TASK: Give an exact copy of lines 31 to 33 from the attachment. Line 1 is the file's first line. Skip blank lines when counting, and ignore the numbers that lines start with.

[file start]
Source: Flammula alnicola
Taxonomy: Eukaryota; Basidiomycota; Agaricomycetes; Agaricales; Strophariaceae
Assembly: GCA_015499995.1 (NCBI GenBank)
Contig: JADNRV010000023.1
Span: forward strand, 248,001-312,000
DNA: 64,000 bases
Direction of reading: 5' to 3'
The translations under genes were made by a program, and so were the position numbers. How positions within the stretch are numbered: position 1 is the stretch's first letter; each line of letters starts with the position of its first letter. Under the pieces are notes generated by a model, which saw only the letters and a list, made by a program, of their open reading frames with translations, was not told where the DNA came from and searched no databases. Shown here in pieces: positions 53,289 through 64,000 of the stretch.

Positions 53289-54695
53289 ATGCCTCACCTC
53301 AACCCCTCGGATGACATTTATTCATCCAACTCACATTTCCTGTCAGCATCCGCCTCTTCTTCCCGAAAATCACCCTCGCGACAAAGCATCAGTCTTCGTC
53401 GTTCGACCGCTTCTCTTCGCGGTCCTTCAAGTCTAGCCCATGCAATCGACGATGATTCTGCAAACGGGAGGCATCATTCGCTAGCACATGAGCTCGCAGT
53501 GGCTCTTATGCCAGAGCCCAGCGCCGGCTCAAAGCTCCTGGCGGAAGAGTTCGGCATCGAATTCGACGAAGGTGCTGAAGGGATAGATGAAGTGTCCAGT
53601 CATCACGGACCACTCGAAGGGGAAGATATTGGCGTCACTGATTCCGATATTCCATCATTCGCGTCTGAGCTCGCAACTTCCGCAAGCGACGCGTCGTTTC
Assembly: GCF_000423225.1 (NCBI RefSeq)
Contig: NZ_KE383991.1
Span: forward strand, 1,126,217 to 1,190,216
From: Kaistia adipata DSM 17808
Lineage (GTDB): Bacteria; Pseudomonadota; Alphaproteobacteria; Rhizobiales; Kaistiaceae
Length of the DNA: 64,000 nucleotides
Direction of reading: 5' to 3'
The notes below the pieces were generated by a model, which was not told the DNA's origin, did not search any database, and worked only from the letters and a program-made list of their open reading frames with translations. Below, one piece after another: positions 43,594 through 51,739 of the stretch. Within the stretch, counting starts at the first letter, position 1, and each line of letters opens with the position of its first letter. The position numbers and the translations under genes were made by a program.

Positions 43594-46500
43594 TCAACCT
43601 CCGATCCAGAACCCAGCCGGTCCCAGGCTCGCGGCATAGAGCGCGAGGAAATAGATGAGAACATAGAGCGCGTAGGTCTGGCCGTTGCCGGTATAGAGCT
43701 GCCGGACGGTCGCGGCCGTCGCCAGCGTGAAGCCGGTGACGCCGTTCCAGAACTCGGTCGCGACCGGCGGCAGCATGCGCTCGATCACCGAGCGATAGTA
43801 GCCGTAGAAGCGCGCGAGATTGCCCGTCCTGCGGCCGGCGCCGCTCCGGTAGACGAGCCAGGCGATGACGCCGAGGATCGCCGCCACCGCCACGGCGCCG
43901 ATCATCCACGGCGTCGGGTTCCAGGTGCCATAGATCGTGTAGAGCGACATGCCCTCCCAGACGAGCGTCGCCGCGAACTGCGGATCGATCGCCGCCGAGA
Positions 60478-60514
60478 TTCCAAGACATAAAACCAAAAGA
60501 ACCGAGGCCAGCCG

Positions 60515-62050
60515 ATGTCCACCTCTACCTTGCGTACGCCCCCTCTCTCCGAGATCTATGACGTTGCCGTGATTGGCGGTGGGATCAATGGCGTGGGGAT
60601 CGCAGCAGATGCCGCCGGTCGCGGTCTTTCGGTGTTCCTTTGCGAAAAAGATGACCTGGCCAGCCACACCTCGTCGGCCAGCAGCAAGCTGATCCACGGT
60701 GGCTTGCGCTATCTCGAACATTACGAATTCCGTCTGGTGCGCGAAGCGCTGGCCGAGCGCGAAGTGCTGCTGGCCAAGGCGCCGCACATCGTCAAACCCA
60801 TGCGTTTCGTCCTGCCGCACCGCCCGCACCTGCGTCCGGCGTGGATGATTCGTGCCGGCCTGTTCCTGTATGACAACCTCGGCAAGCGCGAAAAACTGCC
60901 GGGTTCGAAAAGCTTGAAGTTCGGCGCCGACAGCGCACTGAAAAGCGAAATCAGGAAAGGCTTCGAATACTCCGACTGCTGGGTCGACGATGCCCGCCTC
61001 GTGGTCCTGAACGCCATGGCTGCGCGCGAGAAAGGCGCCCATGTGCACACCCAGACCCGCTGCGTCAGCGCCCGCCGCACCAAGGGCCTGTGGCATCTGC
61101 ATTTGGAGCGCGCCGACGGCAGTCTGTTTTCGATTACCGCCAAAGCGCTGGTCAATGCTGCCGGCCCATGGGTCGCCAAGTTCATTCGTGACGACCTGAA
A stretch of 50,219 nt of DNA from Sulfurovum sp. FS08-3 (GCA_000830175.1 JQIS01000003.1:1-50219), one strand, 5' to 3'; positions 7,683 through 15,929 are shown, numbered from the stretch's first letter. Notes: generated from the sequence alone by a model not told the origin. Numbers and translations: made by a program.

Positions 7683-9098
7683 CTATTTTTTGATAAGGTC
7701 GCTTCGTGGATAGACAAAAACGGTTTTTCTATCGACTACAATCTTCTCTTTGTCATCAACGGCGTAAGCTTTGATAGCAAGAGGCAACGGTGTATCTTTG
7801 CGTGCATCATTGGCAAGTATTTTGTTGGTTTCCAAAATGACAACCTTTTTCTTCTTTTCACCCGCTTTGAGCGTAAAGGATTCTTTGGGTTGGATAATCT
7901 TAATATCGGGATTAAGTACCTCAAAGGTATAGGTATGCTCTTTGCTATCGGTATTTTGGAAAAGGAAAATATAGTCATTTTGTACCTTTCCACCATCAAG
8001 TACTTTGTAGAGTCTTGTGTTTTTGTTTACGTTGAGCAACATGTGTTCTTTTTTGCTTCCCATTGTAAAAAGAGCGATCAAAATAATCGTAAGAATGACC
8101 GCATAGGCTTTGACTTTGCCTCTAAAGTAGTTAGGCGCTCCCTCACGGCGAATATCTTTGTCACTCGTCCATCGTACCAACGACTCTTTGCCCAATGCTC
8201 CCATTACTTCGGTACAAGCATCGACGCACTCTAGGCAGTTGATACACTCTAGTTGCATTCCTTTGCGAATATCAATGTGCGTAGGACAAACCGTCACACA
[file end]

60501 ACCGAGGCCAGCCG

Positions 60515-62050
60515 ATGTCCACCTCTACCTTGCGTACGCCCCCTCTCTCCGAGATCTATGACGTTGCCGTGATTGGCGGTGGGATCAATGGCGTGGGGAT